It’s that time of year
again: tax season. No one enjoys
doing their taxes, and that is likely why many
of us leave this tedious task to the last…possible…moment. As Tax Day
approaches, millions of Americans are likely scrambling to track down all of
their important documents to meet the April 15 deadline. But as with anything
in life, the more you rush, the more likely you are to make mistakes. When it comes to your taxes, these mistakes can result in
monetary penalties, delays in getting a refund, and even an increased chance of being audited. Below are four easily avoidable mistakes
people make at tax time.
- Not filing when you could get a refund: No matter what your income level, filing your taxes is important. This is particularly true if you are a low-income earner, as you may be entitled to a refund from the government through the earned income credit.
- Not taking advantage of professional advice: Our tax law is complicated. That’s why speaking with a tax professional can help ensure you are maximizing your tax refund or minimizing your tax bill. Whether it is itemizing expenses or taking advantage of tax credits, do not leave your taxes to chance. If you do not have a CPA, please contact me and I’ll be happy to make an introduction to a professional and qualified CPA.
- Not taking the time to organize paperwork: Getting all of your important documents together is not only important because it ensures you are properly filing your taxes, but it particularly comes in handy in the event you get audited by the IRS. Instead of doing this at the last minute, take the time to save documents throughout the year so you are ready when April 15 arrives.
- Not handling other “legal” matters: Since you are getting your financial house in order for tax season, it is a great opportunity to assess your other legal needs – like Estate Planning (also known as Legal Life Planning). Wills, Trusts, life insurance, healthcare proxies, and powers of attorney are just some of the valuable tools available to you. Planning for your incapacity and your family’s future when you are gone is just as critical, and leaving the results to chance can cause more stress on already grieving loved ones.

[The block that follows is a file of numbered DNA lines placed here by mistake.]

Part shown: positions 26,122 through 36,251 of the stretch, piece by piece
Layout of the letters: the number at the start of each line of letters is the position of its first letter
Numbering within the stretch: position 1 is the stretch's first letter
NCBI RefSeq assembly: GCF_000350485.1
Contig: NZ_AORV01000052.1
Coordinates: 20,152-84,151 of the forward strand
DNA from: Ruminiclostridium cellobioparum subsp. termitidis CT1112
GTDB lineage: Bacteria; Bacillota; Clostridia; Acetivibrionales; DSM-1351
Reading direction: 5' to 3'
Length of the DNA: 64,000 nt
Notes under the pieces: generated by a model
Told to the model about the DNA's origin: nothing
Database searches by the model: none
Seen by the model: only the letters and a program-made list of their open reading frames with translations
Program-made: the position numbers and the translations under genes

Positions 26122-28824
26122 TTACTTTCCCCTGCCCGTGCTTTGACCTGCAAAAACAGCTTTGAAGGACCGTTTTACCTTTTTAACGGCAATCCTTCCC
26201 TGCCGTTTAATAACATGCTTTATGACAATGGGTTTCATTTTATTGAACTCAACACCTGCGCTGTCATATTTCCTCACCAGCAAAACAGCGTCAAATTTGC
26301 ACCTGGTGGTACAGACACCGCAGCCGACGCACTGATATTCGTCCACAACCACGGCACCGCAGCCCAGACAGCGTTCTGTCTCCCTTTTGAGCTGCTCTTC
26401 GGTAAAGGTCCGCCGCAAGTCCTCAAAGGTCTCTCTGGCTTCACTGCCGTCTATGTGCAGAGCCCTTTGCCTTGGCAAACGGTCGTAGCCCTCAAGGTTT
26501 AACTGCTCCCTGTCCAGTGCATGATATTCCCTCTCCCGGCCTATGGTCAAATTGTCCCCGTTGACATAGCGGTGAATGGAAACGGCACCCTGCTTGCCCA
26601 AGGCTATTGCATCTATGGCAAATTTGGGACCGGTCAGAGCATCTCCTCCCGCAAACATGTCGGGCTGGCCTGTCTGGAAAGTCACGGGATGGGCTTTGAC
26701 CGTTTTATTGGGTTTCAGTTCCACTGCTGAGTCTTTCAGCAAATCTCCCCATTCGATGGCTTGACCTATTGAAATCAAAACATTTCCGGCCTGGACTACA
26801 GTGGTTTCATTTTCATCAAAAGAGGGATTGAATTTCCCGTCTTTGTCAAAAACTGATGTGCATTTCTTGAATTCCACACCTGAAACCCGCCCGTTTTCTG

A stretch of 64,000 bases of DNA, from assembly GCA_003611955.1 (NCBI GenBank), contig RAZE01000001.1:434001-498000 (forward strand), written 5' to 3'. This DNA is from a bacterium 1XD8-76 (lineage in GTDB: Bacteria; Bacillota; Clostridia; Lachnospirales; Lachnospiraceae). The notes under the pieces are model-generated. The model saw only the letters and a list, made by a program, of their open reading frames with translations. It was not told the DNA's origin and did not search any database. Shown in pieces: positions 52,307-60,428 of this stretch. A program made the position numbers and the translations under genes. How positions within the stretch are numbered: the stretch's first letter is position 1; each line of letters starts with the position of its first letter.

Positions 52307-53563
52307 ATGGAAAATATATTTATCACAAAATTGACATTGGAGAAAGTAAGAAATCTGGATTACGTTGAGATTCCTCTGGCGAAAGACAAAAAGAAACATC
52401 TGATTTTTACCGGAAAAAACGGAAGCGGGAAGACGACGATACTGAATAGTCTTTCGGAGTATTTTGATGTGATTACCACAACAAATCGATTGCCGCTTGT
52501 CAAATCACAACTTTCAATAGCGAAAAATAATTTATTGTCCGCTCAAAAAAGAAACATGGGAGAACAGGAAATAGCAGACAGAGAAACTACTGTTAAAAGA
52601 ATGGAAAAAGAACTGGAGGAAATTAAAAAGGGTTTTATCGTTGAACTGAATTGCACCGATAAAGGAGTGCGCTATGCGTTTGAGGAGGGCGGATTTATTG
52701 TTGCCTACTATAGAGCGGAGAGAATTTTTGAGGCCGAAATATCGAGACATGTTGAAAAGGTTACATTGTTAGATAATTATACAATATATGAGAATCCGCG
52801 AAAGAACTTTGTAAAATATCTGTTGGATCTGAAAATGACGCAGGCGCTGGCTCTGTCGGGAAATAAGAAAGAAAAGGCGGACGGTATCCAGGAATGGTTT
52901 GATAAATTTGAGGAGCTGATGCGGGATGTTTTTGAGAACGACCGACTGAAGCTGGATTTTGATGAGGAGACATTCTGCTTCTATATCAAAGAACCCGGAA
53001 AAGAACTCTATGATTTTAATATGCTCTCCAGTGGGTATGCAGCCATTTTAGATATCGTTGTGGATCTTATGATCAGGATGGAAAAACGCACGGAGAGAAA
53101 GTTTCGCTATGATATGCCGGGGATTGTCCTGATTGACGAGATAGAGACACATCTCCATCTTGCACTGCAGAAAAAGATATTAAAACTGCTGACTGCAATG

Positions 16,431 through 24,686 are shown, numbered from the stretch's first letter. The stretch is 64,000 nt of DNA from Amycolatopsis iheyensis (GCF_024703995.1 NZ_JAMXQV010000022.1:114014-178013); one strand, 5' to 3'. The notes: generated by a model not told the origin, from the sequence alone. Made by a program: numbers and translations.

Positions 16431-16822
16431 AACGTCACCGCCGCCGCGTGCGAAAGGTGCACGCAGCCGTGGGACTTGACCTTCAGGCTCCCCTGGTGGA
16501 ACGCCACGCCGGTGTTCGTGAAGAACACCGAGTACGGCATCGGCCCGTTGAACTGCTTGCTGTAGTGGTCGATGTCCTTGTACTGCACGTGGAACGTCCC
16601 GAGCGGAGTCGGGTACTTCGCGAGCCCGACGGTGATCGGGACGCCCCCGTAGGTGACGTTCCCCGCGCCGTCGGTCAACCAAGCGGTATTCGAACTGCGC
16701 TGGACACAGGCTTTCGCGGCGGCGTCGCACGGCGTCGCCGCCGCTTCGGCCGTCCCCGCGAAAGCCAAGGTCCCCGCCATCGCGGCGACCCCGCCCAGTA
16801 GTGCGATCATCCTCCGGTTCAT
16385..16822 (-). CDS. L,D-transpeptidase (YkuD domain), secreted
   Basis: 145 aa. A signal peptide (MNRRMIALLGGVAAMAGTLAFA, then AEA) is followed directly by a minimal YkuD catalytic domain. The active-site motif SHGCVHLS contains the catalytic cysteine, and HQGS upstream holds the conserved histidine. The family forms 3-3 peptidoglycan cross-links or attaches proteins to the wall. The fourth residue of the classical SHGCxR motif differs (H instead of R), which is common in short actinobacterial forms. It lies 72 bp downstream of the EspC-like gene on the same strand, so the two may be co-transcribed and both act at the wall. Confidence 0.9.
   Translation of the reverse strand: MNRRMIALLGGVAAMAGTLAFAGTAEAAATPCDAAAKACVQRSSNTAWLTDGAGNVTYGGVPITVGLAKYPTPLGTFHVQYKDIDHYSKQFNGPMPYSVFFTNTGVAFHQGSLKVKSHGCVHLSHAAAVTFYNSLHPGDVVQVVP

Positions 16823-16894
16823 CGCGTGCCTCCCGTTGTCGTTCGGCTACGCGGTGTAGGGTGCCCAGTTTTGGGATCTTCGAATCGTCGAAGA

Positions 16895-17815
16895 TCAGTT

Getting ready for tax season is important, but so is Estate Planning. Do not leave this important task for later, as life is unpredictable. If you have questions about how to get started on your estate plan or need assistance updating an existing plan, contact Cheever Law, APC at 858-432-3923. I look forward to being of service to you.
In the first part of this series, I discussed the estate planning tools all unmarried couples should have in place. Here, we’ll look at the final two must-have planning tools.
Most people tend to view estate planning as something only married couples need to worry about. However, estate planning can be even more critical for those in committed relationships who are unmarried.
Because your relationship with one another is not legally recognized, if one of you becomes incapacitated or when one of you dies, not having any planning can have disastrous consequences. Your age, income level, and marital status makes no difference—every adult needs to have some fundamental planning strategies in place if you want to keep the people you love out of court and out of conflict.
Last week, I discussed Wills, Trusts, and Durable Powers of Attorney. Here, I’ll look at two more must-have estate planning tools, both of which are designed to protect your choices about the type of medical treatment you’d want if tragedy should strike.
3. Medical power of attorney (Advance Health Care Directive)
In addition to naming someone to manage your finances in the event of your incapacity, you also need to name someone who can make health-care decisions for you. If you want your partner to have any say in how your health care is handled during your incapacity, you should grant your partner medical power of attorney.
This gives your partner the ability to make health-care decisions for you if you’re incapacitated and unable to do so yourself. This is particularly important if you’re unmarried, seeing that your family could leave your partner totally out of the medical decision-making process, and even deny your him or her the right to visit you in the hospital.
Don’t forget to provide your partner with HIPAA authorization within the medical power of attorney, so he or she will have access to your medical records to make educated decisions about your care.
4. Living will
While medical power of attorney names who can make health-care decisions in the event of your incapacity, a living will explains how your care should be handled, particularly at the end of life. If you want your partner to have control over how your end-of-life care is managed, you should name them as your agent in a living will.
A living will explains how you’d like important medical decisions made, including if and when you want life support removed, whether you would want hydration and nutrition, and even what kind of food you want and who can visit you.
Without a valid living will, doctors will most likely rely entirely on the decisions of your family or the named medical power of attorney holder when determining what course of treatment to pursue. Without a living will, those choices may not be the choices you—or your partner—would want.
I can help
If you’re involved in a committed relationship—married or not—or you just want to make sure that the people you choose are making your most important life-and-death decisions, consult with me to put these essential estate planning tools in place.
With my help, I can support you in identifying the best planning strategies for your unique needs and situation. Contact me at 858-432-3923 today to get started with a Family Wealth Planning Session. I look forward to serving you.